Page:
If I file bankruptcy without my spouse, will my spouse be affected?

January 22, 2012

If there is joint debt between you and your spouse, and your spouse doesn’t file for bankruptcy, your spouse will be responsible for those debts.  If there is no joint debt, filing bankruptcy will not impact your spouse’s credit in any way.

It is important to remember that the budget filed with the court will be based upon household income, which includes the income of any non-filing spouse.  In other words, the court will look at your spouse’s income (along with yours), in determining whether or not you are in a position to repay a meaningful portion of your debt.

Will my friends or relatives find out if I file for bankruptcy?

January 17, 2012

Bankruptcy filings are public information. If someone knows that you have filed for bankruptcy, they can go to the court and look at what has been filed in your case. If you owe money to a friend or relative, they will receive notice of your bankruptcy filing. Aside from your creditors, it is highly unlikely that anyone would go to the effort of going to the clerk’s office to review your case.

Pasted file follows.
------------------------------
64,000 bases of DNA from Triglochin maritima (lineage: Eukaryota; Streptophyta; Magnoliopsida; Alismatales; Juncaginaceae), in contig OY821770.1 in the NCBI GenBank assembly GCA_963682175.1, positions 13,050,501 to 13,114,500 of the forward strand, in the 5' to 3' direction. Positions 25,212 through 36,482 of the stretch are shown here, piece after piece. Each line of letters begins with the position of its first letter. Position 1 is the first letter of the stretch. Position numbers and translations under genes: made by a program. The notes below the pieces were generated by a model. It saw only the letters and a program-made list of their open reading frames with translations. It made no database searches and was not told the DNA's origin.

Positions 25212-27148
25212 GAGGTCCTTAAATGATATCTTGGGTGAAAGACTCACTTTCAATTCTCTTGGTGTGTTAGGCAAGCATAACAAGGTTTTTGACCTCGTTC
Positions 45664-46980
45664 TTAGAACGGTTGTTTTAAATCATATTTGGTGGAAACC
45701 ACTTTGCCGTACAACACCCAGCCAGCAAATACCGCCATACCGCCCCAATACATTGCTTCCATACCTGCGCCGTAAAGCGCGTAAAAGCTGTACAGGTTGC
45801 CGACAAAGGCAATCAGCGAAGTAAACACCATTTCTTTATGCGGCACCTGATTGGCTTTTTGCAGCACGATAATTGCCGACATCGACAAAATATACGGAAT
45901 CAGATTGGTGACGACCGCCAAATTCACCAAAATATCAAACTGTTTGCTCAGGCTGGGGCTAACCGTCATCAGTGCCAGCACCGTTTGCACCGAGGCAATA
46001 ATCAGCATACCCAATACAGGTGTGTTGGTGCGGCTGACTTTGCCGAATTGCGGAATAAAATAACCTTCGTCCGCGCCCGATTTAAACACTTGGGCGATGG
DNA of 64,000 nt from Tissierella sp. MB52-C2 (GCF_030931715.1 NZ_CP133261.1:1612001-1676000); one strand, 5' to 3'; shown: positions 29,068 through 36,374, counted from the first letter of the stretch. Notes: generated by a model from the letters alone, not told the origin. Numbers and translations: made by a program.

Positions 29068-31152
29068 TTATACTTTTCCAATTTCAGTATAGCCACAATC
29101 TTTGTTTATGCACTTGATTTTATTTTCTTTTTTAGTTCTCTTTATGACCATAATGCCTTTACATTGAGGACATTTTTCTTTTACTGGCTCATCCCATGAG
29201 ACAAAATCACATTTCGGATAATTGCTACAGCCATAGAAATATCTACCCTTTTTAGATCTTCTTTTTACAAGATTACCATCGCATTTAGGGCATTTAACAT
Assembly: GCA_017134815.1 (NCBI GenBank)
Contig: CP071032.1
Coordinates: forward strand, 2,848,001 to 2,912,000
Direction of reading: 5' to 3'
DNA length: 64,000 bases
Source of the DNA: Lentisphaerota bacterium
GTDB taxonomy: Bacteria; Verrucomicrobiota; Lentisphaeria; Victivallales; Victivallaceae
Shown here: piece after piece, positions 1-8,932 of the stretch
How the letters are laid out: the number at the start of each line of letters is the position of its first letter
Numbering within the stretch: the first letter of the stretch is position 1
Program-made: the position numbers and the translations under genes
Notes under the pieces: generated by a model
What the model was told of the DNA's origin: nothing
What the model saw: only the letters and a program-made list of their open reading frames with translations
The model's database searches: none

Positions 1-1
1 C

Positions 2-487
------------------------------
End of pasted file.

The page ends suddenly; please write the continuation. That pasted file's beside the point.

Since the court schedules multiple hearings at the same time, it is possible that you might see someone you know at court. However, they are probably there for the same reason you are!

What is a Chapter 7 bankruptcy?

January 9, 2012

A chapter 7 bankruptcy is often referred to as a “straight bankruptcy” or a “liquidation bankruptcy”. In a chapter 7 bankruptcy someone is  usually able to discharge credit card debt, medical bills, old utility bills, etc. A common myth about Chapter 7 bankruptcy is that a bankruptcy trustee will sell all of your property. That is not true. Consumers are able to keep property which is classified as exempt. It is important to consult a lawyer to ensure that your property is exempt, and your alternatives to dealing with unexempt property.

A Chapter 7 banruptcy generally lasts 3 – 4 months. Most people emerge debt-free and retain most or all of their assets.

One important thing to remember about a Chapter 7 bankruptcy is that once it is filed, there is no right to dismiss it. So if a trustee discovers unexempt property after the case is filed, that property may be sold and the proceeds used to repay some or all of your debt. This is why it is critical to obtain proper legal representation BEFORE filing a Chapter 7 case.